Brandeis National Committee Brandeis University, MS 132 415 South Street, Waltham, MA 02454-9110 781-736-4160 www.brandeis.edu/bnc email@example.com Visit us on Facebook at www.facebook.com/ BrandeisNationalCommittee Follow us on Twitter at #BNCheadquarters Watch our videos on YouTube at www.youtube.com/user/ brandeisnationalcomm
Positive Feedback Loop for Undergraduate Research Why Brandeis?
Despite being a small institution, Brandeis has excellent infrastructure supporting undergraduate research. There is a palpable commitment to involving undergraduates in research here, and I know many students who have benefited from that commitment. The opportunities, training and experience I have been given through Avital Rodal’s lab have been instrumental not only in my academic career but in my professional development as well. Avi continues to inspire me with her knowledge, warmth, guidance and passion for teaching.
When not attending classes, I am most often working on my project in the lab. I use my knowledge of fruit-fly genetics, cutting-edge microscopy and biochemistry to explore how a protein related to Alzheimer’s disease is released from neurons. Fragments of this protein aggregate outside a cell and form plaques, which are characteristic of Alzheimer’s. Knowing how to stop this process might be beneficial in the pursuit of a cure. Name one moment in the lab that has inspired you.
My most inspiring research experience came when I was trained by Avi to view actual neurons using our state-of-the-art microscope. The first time I saw a real neuron with my own eyes, I realized it was far more beautiful and intricate than any illustration I had seen in a textbook. That experience made such an impression on me that I printed out some of the images I took that day and hung them on my bedroom wall. Why Alzheimer’s?
For me, the underlying cellular mechanisms that contribute to the death of memory-forming neurons are really fascinating. In
Mi ke Lovett
What is a typical day for you?
Matthew Zunitch ’13 Major: BS/MS in Neuroscience Lab Mentor: Avital Rodal
addition, the incidence of Alzheimer’s disease is on the verge of becoming a public-health epidemic. I have a really great opportunity in my work; it’s a privilege to work on a problem with such far-reaching consequences. Why do you believe in the Brandeis National Committee?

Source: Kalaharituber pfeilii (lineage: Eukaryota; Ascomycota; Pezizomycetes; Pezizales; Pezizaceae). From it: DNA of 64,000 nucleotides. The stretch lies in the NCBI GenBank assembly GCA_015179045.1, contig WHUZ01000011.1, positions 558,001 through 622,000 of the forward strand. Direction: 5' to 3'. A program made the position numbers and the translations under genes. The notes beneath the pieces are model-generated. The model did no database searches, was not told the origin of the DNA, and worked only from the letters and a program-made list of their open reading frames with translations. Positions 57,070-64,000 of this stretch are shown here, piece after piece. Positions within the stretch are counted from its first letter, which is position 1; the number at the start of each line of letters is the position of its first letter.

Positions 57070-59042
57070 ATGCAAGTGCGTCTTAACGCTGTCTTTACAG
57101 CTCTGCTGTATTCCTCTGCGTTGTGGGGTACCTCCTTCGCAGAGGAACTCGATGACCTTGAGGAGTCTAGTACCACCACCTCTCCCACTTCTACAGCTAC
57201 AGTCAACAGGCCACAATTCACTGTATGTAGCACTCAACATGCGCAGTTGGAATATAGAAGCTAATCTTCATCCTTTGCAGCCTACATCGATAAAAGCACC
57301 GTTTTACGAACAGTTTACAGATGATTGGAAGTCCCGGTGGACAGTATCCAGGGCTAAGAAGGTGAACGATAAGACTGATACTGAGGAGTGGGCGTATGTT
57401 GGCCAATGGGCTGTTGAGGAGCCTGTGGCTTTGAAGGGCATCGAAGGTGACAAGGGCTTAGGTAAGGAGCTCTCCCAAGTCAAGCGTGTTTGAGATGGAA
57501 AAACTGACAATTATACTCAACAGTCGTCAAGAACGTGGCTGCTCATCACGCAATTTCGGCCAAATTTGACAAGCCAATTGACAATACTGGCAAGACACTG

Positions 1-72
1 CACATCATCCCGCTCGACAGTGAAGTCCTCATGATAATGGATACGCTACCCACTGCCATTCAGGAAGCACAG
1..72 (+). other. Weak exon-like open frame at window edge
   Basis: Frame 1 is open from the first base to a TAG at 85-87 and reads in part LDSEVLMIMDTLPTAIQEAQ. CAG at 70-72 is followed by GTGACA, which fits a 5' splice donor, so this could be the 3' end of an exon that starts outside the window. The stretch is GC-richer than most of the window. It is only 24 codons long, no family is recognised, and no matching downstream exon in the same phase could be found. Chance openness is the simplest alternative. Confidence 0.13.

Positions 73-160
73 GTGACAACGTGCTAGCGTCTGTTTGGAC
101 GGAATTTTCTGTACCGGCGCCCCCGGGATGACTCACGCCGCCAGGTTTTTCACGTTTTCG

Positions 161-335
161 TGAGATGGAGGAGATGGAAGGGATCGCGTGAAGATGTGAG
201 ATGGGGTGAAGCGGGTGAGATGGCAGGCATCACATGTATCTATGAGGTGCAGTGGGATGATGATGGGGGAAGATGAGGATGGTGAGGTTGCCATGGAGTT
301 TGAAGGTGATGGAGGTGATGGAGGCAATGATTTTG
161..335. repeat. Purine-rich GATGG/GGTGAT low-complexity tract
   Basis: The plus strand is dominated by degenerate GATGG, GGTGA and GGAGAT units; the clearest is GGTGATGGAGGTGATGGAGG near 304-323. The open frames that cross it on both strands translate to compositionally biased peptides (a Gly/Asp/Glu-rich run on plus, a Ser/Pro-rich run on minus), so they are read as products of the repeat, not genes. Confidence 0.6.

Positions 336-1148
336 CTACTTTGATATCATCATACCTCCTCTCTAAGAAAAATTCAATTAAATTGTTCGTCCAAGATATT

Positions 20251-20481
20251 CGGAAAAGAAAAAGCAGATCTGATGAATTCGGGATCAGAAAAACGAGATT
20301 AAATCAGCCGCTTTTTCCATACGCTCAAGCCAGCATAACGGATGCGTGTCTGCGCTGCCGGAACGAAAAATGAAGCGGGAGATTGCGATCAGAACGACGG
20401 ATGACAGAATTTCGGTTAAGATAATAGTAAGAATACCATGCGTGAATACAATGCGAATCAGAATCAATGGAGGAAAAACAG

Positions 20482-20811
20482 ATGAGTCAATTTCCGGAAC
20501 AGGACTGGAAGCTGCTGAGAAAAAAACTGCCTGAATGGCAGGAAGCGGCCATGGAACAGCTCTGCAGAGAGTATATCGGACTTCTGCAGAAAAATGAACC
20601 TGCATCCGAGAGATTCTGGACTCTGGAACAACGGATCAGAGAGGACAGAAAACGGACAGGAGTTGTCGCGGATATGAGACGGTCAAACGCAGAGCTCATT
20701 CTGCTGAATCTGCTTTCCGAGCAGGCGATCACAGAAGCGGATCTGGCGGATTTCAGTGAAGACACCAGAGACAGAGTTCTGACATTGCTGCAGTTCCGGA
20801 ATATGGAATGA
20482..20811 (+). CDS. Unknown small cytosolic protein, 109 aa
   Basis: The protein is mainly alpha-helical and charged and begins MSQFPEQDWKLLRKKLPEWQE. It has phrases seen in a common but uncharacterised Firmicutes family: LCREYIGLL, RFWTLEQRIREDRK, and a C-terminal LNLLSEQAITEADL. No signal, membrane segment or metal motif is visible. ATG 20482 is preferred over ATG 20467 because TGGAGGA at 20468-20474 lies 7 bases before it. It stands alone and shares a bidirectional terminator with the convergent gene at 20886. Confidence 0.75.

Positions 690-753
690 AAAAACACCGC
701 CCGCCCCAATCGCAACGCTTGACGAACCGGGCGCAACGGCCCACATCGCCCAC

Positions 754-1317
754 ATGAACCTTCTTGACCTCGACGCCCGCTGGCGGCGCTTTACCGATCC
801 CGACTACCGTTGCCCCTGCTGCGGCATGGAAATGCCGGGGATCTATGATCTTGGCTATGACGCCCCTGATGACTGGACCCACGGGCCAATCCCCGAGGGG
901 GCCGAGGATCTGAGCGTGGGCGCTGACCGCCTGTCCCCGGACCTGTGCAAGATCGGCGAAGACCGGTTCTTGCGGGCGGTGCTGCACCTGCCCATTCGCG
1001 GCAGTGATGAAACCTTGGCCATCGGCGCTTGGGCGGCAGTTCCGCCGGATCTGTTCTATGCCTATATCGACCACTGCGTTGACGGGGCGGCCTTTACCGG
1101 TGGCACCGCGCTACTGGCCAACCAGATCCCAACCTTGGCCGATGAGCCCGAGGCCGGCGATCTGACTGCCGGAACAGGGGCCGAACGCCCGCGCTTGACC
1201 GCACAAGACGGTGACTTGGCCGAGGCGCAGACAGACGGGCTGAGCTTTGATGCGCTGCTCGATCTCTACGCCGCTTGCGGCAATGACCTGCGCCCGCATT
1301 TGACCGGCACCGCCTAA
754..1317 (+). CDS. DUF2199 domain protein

The BNC’s efforts and publications provide potential donors with the chance to directly affect the state of neurological disease research at Brandeis. By influencing the research climate, donors can directly enrich the education of undergraduate scientists-in-training.
How to Make a Gift to the Sustaining the Mind Campaign It’s now easier than ever to make an online donation to the Brandeis National Committee’s Sustaining the Mind: Scientific Research and Scholarships campaign.
To make a gift on our secure online giving site, visit www. brandeis.edu/bnc/philanthropy/sustaining-the-mind.html or call 781-736-4160. Or visit the BNC website at www.brandeis.edu/bnc. Just one click on the Donate to Sustaining the Mind button on the home page will let you make a gift to honor or memorialize someone in your life.
BNC Edition / Spring 2013 Brandeis 3
BNC Around the Country Every year, the Brandeis National Committee sends Brandeis faculty and BNC student ambassadors around the country, bringing a taste of Brandeis to BNC chapters through University on Wheels (UOW). This year, BNC members and friends were able to meet Don Katz, Jen Cleary, Jonathan Sarna, David Cunningham, Scott Edmiston and Melissa Kosinski-Collins. Topics ranged from research in the sciences at Brandeis, the Ku Klux Klan, social justice, community building and the arts to the sensory mechanisms that help us choose what we eat. To schedule a UOW event at your chapter, contact Beth Bernstein at firstname.lastname@example.org. 1.
1. Eduardo Keane ’14, student ambassador and member of the BNC Executive Board, with Lois Kahn, Miami-Dade Chapter president, at a UOW program. 2. Don Katz, associate professor of psychology, with Sarasota Chapter members. From left: Pam Gordon, Fran Spring, Don, Shari Paler and Sharon Nassau. 3. Donors to BNC’s Sustaining the Mind campaign learned about neurodegenerative disease research at Brandeis during a recent UOW program at the Los Angeles Chapter. From left: Shirley Pollock; Jo Kierman; Anita Karbelnig; Gladys Fellman; Melissa Kosinski-Collins, associate professor of biology; David Kavner; and Irv Kierman.
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4. Judy Jacobson, Palm Desert Chapter UOW chair, with David Cunningham, associate professor of sociology. Cunningham discussed “Truth, Justice and the Ku Klux Klan” at a Palm Desert UOW program. He also visited the Las Vegas, San Dieguito and Rancho Bernardo Chapters. 5. The Florida Region hosted Jen Cleary, senior lecturer in theater arts, and her father, John, at a UOW in Delray Beach. From left: Lois Feldman, Trails Chapter president; Marcia Mermelstein; Jen; and John. Student ambassador Hayley Browdy ’13 was also featured at the UOW. 6. Jonathan Sarna, the Joseph H. and Belle R. Braun Professor of American Jewish History, visited the Santa Clara Valley Chapter in San Jose, Calif. From left: Phylis Davis, Helen Ibsen, Jonathan, Judy Marlin and Judy Stein.
Mi ke Lov e tt
What makes this
so beautiful to Brandeis researchers?
A fruit flyâ€™s neuron transport system is similar to the human spine, and its genes are easily manipulated. Understanding the fruit fly could be key to unlocking the mysteries of devastating neurodegenerative diseases.
Join us to support neuroscience research at Brandeis through BNCâ€™s Sustaining the Mind campaign:
All about fruit flys and neuroscience at Brandeis